Boy-child had a soccer tournament this weekend. His team was scheduled for two games on Saturday and one on Sunday.
The first game on Saturday, they won. Tremendously. They were ecstatic.
The second game on Saturday, they lost. Tremendously. It was painful. They were outcoached by the other team, the Green Meanies, who had these killer-instinct kids led by a drill sergeant who barked out mysterious commands…”Blue Pickle!” “Right Scamp!” Stuff I wasn’t used to hearing on the soccer field. The kids were like graceful "I Robots", doing as programmed, kicking our asses and not bothering to take our names. Afterwards, our boys were crushed, but we tried to console them with ‘Atta-Boys’ and dinner out.
Sunday morning we arrived at the soccer fields to find the Grean Meanies playing for (and winning) a trip to the Finals. We watched them, their beady-eyed coach blustering with arms crossed, their sole girl player setting the opposing team’s boys on edge (you don’t hit a girl, right?), and barking out those commands…”Seven Flapjack!” “Half Donut!” The Green Meanies celebrated their win stoically, walking in single file, their matching soccer bags over the same shoulders, in a straight line, fairly goose-stepping to the coach’s command. Our parents all agreed…that team was well-coached. But we wouldn’t want him as OUR coach.
We waited for our Sunday game. Our opponents? They never showed.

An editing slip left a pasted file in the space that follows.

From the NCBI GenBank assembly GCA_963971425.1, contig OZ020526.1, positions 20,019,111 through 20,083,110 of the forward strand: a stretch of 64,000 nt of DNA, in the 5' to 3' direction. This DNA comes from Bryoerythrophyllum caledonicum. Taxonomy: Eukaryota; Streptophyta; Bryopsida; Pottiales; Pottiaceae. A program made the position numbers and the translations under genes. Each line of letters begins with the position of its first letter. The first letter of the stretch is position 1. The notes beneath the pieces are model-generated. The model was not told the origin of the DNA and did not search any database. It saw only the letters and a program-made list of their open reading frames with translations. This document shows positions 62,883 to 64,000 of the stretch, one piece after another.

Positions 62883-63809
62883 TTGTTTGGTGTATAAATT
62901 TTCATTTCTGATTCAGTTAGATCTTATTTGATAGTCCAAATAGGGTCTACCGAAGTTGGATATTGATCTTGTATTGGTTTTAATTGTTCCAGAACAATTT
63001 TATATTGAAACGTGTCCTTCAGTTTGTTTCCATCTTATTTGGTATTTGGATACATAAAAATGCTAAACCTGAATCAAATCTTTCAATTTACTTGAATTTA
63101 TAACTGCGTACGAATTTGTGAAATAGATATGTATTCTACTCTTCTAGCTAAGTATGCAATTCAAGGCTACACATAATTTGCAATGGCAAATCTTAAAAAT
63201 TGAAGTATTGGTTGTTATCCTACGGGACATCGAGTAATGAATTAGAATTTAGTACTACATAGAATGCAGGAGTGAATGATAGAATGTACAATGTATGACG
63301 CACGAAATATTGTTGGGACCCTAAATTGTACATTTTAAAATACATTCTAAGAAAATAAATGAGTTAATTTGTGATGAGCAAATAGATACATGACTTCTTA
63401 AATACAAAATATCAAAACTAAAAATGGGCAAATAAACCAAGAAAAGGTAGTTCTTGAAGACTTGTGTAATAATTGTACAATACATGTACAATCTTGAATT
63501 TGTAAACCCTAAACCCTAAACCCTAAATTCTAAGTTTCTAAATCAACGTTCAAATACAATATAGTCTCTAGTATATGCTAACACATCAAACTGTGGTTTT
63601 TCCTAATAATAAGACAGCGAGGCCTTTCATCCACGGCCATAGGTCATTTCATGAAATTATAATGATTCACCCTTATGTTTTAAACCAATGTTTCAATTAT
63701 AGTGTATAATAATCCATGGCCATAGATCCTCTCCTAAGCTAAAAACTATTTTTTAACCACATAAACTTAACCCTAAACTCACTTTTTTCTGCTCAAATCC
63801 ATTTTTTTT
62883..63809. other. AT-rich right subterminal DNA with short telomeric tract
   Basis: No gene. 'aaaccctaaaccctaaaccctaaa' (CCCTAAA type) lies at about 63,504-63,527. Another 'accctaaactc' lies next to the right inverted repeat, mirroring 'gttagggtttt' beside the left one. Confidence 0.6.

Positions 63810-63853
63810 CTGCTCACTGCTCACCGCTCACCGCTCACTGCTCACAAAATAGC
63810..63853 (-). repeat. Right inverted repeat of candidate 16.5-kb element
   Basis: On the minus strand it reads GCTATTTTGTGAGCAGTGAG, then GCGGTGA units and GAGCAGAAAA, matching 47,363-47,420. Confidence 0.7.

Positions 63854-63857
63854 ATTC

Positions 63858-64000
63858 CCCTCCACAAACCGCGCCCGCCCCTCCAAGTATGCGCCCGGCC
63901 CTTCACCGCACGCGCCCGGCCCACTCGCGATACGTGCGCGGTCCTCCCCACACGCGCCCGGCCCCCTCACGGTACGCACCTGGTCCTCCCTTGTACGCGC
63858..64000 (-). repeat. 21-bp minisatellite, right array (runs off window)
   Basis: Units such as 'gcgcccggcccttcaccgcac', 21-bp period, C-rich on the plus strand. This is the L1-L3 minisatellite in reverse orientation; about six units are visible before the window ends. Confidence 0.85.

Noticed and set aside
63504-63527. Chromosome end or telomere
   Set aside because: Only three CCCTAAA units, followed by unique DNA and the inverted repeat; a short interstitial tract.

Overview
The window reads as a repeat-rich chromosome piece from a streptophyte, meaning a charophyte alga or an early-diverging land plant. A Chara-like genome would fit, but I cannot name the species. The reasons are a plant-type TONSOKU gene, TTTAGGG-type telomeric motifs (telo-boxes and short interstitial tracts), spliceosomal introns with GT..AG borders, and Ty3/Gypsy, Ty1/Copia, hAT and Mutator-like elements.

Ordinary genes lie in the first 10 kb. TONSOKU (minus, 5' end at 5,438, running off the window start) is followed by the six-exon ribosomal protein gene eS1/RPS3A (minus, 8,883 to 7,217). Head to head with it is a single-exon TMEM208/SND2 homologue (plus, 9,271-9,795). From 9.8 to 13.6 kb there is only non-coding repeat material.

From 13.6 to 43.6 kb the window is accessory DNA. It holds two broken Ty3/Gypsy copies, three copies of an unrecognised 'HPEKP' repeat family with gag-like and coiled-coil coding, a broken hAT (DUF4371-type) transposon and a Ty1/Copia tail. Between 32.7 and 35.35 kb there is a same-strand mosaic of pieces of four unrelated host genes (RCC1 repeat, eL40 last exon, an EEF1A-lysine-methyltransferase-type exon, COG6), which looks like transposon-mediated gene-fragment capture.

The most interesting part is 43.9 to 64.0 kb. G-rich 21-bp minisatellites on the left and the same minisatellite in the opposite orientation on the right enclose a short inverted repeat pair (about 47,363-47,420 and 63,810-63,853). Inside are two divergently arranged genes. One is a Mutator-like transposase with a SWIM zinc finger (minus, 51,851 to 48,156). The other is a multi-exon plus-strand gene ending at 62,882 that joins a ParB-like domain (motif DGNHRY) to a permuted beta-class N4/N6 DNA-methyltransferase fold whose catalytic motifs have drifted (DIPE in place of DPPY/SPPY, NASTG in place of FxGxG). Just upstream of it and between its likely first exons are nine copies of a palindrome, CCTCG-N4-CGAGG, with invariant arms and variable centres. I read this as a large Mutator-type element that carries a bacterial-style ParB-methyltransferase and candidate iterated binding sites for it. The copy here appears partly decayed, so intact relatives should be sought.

Which means we won by default, but it was still somewhat unsatisfying. Rather than waste precious field time, they decided to play “Kids Against Parents” in a scrimmage. It was a blissful tie.
Afterward, Girl-child and I walked through the parking lot to my car, talking about meeting dad for lunch, about Boy-child going to a friends’ house, and maybe we girls going Halloween costume shopping. Two car spaces from mine I saw a familiar object on the ground…folded black leather, pocket-sized. It was a man’s wallet. I looked around for someone, anyone, who may have just dropped it, but we were alone in that end of the lot. I threw our gear in the car and retrieved the wallet, tentatively opening it. The drivers license in the front had the photo of a man…broad face, beady eyes, shortish blondish hair…it looked like the coach of the Green Meanies, who had left an hour before. The more I looked at the picture, the more I was convinced it was his.
“Let’s turn this in”, I told Girl-child, and we crossed the lot back to the fields, looking for the man. Girl-child was concerned, nearly crying. “I hope we find him,” she said, her empathy for Lost Things bubbling up in her magnificent heart. “If we don’t find him, we can give the wallet to one of the tournament organizers”, I said, knowing that the chances of me finding the guy were pretty low. We walked around a few minutes, finding neither The Man nor a tournament worker. We stood in the damp air, Girl-child clutching my hand, the shouts of huzzahs coming from the games in progress, until we saw the green Soccer Tournament shirt of someone who could help. I turned the wallet over to her, which seemed a shocking gesture to her, as she was simply prepared to usher teams to their fields and keep track of score. She gushed “Thanks”, and Girl-child and I got in the car to meet Sergei for lunch.
I hope the man got his wallet back. I hope he understands that, no matter where you are, you should always do the right thing. I hope he gives those kids on his team a good pat on the back, a genuine smile, and a heart-felt “Atta-Boy”.